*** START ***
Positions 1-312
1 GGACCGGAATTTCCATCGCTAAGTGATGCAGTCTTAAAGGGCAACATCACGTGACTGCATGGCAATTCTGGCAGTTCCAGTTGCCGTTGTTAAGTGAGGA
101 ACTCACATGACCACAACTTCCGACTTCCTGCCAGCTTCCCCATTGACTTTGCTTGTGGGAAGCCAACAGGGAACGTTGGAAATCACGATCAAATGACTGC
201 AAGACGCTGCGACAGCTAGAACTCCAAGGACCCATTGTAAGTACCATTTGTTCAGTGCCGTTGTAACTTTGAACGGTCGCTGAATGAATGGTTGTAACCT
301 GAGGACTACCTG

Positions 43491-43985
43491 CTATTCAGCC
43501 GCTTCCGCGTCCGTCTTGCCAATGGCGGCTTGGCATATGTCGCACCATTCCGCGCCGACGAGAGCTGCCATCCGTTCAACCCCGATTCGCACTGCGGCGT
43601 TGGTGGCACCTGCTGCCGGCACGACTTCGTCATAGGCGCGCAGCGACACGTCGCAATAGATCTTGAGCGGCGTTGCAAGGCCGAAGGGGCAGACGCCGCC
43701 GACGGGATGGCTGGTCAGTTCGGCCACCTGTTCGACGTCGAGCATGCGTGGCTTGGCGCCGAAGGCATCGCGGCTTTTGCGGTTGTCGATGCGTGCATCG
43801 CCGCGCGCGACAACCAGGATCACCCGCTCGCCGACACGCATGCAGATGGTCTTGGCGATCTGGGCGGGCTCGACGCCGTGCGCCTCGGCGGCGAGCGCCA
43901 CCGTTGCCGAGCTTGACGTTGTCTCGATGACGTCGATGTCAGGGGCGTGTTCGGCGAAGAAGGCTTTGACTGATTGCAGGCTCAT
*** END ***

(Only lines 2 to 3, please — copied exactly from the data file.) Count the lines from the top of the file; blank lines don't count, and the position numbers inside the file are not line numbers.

1 GGACCGGAATTTCCATCGCTAAGTGATGCAGTCTTAAAGGGCAACATCACGTGACTGCATGGCAATTCTGGCAGTTCCAGTTGCCGTTGTTAAGTGAGGA
101 ACTCACATGACCACAACTTCCGACTTCCTGCCAGCTTCCCCATTGACTTTGCTTGTGGGAAGCCAACAGGGAACGTTGGAAATCACGATCAAATGACTGC